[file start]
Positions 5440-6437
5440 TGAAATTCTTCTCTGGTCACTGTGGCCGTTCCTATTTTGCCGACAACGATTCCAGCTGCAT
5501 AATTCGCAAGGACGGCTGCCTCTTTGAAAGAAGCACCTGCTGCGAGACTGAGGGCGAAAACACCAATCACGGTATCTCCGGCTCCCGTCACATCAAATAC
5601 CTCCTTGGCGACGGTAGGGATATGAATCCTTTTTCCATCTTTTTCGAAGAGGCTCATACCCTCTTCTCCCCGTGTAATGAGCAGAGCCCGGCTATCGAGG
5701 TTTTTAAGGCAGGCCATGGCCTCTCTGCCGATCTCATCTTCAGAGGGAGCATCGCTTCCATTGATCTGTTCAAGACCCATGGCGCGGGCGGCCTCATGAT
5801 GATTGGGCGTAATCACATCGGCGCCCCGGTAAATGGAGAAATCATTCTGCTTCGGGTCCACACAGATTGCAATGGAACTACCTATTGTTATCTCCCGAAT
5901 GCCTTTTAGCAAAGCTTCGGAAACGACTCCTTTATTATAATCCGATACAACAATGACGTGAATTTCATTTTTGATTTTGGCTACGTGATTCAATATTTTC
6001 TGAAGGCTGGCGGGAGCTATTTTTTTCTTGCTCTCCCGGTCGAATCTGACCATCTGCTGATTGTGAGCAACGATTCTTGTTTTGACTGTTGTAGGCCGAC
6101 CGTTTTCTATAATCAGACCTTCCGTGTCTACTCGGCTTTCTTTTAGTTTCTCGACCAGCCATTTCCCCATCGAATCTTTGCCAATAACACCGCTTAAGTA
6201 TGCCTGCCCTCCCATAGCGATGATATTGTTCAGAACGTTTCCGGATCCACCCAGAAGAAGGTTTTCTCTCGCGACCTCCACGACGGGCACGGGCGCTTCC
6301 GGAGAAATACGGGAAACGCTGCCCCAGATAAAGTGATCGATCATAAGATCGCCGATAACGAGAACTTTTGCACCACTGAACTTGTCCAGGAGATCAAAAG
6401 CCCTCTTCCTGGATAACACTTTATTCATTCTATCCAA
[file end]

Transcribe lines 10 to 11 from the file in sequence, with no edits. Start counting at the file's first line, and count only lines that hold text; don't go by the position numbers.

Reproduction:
6201 TGCCTGCCCTCCCATAGCGATGATATTGTTCAGAACGTTTCCGGATCCACCCAGAAGAAGGTTTTCTCTCGCGACCTCCACGACGGGCACGGGCGCTTCC
6301 GGAGAAATACGGGAAACGCTGCCCCAGATAAAGTGATCGATCATAAGATCGCCGATAACGAGAACTTTTGCACCACTGAACTTGTCCAGGAGATCAAAAG